Though Plitek’s business is highly technical, this manufacturer’s decision to use business aviation in support of customer relationships was simple.
Dec 1, 2013
“Plitek is a solution-oriented manufacturer,” declared Karl Hoffman, CEO of the Des Plaines, IL-based company that specializes in fabricating precision components from adhesives, plastics, foams and other materials for use in a broad range of applications across many different industries. A dwindling number of American companies can make that claim.
While Plitek’s precision die cutting, multilayer laminating, custom film extrusion and other high-tech “converting capabilities” are impressive, it is the company’s value-added customer services – material selection assistance, design support, process development, rapid prototyping, clean room manufacturing, and contract assembly and packaging – that sets it apart from its competition and has been the key to its success.
“We work with customers on engineering products and problem solving, from concept to the end product, explained Alma Likic, Plitek’s marketing and opportunity development specialist.
No Substitute for Being There
For Plitek, customer collaboration means traveling to many destinations off the beaten path, such as Wahpeton, ND; Henderson, KY; Redwing, MN; Suffolk, VA; and Hartsville, SC. Because Plitek people need to visit remote locations, combined with the fact that the company obtains 70 percent of its new business by actually visiting business partners, using business aviation makes sense. So the company flies its TBM 850 single-engine turboprop, which is based at Chicago Executive Airport (PWK), approximately 200 hours per year to visit customers and vendors.
“Plitek has flourished during the past five years,” explained Hoffman. “We aren’t just lucky; we picked the right path. We are constantly reinventing ourselves, innovating to make new products. The only way to do that is to be out in the market, traveling to see customers and the changes that are going on in the industry.
“I tell all my employees, ‘Good things happen when you are in front of customers,’” Hoffman said. “These good things don’t always happen by email, text or teleconference, so being there is critical.”
Rob Larsen, Plitek’s engineering and new product development manager, agrees, because for him to collaborate with customers most efficiently, he has to be in the same room with them.
“You can’t replace a face-to-face meeting with a phone call,” said Larsen. “The relationship starts to grow when face-to-face conversation happens. In our highly technical business, we need to not only see what we will be making, but how it will be used. You have to be in front of the customer to do that.”
Be Nimble, Be Quick
Plitek has used business aviation ever since Hoffman and his wife Cheryl bought the firm in 1995. His father, Ken Hoffman, owned a series of light aircraft, so Karl grew up around airplanes. The younger Hoffman began flying at age 15 and today serves as pilot-in-command for all of Plitek’s missions. While he is flying the airplane, his engineers, who are sitting in the back, often work on technical drawings en route.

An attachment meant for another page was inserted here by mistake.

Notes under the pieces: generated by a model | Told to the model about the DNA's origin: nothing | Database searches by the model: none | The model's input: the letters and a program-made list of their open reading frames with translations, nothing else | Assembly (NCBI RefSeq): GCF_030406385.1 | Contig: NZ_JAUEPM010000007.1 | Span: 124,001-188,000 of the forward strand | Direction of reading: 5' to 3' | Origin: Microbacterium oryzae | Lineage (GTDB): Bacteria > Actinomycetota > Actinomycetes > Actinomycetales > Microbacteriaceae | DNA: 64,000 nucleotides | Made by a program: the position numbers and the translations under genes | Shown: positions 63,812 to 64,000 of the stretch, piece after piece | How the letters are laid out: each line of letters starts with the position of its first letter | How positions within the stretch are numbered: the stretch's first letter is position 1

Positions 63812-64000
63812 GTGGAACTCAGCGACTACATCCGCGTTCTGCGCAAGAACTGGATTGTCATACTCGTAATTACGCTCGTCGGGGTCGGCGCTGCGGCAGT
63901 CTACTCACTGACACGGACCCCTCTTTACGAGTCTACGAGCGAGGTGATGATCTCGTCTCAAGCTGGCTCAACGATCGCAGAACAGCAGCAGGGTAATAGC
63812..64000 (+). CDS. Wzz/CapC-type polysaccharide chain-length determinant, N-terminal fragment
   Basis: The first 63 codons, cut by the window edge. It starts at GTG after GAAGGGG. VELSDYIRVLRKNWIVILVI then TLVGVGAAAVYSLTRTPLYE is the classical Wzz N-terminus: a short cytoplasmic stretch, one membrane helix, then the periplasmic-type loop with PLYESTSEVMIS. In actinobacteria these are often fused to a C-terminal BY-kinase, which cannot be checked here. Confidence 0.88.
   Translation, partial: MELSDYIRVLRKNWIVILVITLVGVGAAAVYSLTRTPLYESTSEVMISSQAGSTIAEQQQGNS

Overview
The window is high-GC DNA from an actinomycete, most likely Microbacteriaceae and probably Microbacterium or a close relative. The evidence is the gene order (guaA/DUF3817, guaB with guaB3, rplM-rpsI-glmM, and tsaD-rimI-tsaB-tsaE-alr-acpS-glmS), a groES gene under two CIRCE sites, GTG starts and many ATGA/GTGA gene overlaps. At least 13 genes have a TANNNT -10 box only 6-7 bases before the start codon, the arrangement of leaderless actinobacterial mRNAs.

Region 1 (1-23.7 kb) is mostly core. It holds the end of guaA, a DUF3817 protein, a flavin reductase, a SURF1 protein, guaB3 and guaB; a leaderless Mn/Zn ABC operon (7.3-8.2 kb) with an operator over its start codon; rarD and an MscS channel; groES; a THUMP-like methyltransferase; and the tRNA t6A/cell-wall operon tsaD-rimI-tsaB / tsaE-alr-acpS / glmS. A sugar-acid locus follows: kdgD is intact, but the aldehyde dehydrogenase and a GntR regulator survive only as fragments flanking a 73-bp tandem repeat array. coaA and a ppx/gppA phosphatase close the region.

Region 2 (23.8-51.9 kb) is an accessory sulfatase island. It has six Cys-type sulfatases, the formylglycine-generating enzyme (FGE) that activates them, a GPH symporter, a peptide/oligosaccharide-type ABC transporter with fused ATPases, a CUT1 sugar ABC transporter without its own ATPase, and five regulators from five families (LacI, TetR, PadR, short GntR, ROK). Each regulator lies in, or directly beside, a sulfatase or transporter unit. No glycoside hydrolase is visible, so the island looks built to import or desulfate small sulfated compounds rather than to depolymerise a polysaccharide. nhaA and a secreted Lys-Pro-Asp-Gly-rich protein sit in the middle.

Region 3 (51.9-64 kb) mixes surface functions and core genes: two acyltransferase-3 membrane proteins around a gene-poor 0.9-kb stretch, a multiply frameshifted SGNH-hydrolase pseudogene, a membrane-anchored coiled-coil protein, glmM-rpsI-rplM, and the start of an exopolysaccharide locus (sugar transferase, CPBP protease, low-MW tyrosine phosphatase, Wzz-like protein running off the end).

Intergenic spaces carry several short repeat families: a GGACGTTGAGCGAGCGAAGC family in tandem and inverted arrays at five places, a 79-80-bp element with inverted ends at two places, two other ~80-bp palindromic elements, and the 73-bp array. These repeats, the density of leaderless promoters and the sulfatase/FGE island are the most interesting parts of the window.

Plitek uses its TBM 850 not only to acquire new business, but also to maintain existing customer relationships. In both cases, Hoffman believes it is Plitek’s ability to respond to clients at “light speed” that has been important to his firm’s success.
“For our company, an airplane is a necessity; it is strategic,” he said. One example of a quick-reaction mission occurred when a customer called on a Friday to request that Plitek people attend a product-launch meeting in Princeton, NJ early the next week. Hoffman responded, “‘We can be there Tuesday.’ That’s why we are still in business.”
On another occasion, Hoffman and several associates flew to Charlotte, NC, when a customer needed technical support. A few days later, the Plitek people returned to North Carolina with a re-engineered part.
But Hoffman does not just fly pop-up missions. Often Plitek uses its airplane to maximize productivity during a week’s worth of travel. During one trip, company personnel flew to New York, saw two customers and had dinner with another in the same day. The next day they flew to Birmingham, AL and worked together with a customer at his plant. That evening, Hoffman and his associates continued on to Houston and had dinner with another customer. The next morning they flew to Dallas, conducted some business, and then returned to Illinois in the afternoon.
“You can’t do that commercially,” noted Hoffman. “If we flew on the airlines, there always would be a three-hour drive to get to our final destination.
“Being fast and nimble has allowed us to survive in a very difficult business environment,” he said. “We have competition, but because we use business aviation, we are quicker on the draw.
“It’s really important to be in front of and listen to customers and focus on and solve their problems instead of worrying about missing my [commercial] flight,” he concluded. “Our business airplane lets us go in quickly and do our job right.”
Aircraft: TBM 850 single-engine turboprop
Challenge: Staying safe and current when the pilot-in-command is also the CEO.
Solution: Aside from taking time for mandatory recurrent training, Plitek’s Karl Hoffman also:
- Waits out bad weather when severe thunderstorms, fog or icing threaten, or else takes the time to fly around or over it. “If there are pockets of cells, the TBM is so versatile that a little bit of deviation is possible,” he said.
- Attends several TBM Owners and Pilots Association events each year to learn from peers.
- Shares notes and ideas during biannual meetings with a private group of other TBM 850 pilots who fly the Garmin G1000.
- Enlists the services of an experienced TBM 850 copilot for challenging missions (otherwise he usually operates single pilot).